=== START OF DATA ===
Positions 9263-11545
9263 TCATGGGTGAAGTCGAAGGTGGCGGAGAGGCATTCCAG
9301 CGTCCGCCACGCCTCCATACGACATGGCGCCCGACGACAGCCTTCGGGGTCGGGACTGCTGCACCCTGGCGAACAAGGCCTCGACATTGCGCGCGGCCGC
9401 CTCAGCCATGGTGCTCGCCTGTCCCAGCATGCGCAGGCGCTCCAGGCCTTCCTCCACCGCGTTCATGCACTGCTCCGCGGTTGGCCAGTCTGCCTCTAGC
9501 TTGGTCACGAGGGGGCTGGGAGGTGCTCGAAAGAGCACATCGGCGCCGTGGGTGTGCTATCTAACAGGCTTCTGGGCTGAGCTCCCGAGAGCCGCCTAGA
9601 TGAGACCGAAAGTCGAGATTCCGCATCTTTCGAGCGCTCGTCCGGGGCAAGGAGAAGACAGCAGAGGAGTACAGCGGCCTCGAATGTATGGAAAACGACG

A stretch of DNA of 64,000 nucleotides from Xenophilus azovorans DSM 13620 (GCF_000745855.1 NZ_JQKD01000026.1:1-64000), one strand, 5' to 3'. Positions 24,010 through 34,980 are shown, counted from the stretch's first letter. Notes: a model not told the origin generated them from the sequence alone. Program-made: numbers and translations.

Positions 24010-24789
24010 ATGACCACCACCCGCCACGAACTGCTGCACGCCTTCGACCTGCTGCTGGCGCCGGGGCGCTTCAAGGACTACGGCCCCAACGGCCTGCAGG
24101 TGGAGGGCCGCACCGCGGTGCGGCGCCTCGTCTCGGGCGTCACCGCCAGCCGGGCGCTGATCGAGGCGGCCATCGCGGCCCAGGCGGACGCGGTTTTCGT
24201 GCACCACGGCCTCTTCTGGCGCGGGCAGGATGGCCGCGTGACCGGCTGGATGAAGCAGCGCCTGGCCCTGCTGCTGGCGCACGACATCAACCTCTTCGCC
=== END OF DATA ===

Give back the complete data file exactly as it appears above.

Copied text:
Positions 9263-11545
9263 TCATGGGTGAAGTCGAAGGTGGCGGAGAGGCATTCCAG
9301 CGTCCGCCACGCCTCCATACGACATGGCGCCCGACGACAGCCTTCGGGGTCGGGACTGCTGCACCCTGGCGAACAAGGCCTCGACATTGCGCGCGGCCGC
9401 CTCAGCCATGGTGCTCGCCTGTCCCAGCATGCGCAGGCGCTCCAGGCCTTCCTCCACCGCGTTCATGCACTGCTCCGCGGTTGGCCAGTCTGCCTCTAGC
9501 TTGGTCACGAGGGGGCTGGGAGGTGCTCGAAAGAGCACATCGGCGCCGTGGGTGTGCTATCTAACAGGCTTCTGGGCTGAGCTCCCGAGAGCCGCCTAGA
9601 TGAGACCGAAAGTCGAGATTCCGCATCTTTCGAGCGCTCGTCCGGGGCAAGGAGAAGACAGCAGAGGAGTACAGCGGCCTCGAATGTATGGAAAACGACG

A stretch of DNA of 64,000 nucleotides from Xenophilus azovorans DSM 13620 (GCF_000745855.1 NZ_JQKD01000026.1:1-64000), one strand, 5' to 3'. Positions 24,010 through 34,980 are shown, counted from the stretch's first letter. Notes: a model not told the origin generated them from the sequence alone. Program-made: numbers and translations.

Positions 24010-24789
24010 ATGACCACCACCCGCCACGAACTGCTGCACGCCTTCGACCTGCTGCTGGCGCCGGGGCGCTTCAAGGACTACGGCCCCAACGGCCTGCAGG
24101 TGGAGGGCCGCACCGCGGTGCGGCGCCTCGTCTCGGGCGTCACCGCCAGCCGGGCGCTGATCGAGGCGGCCATCGCGGCCCAGGCGGACGCGGTTTTCGT
24201 GCACCACGGCCTCTTCTGGCGCGGGCAGGATGGCCGCGTGACCGGCTGGATGAAGCAGCGCCTGGCCCTGCTGCTGGCGCACGACATCAACCTCTTCGCC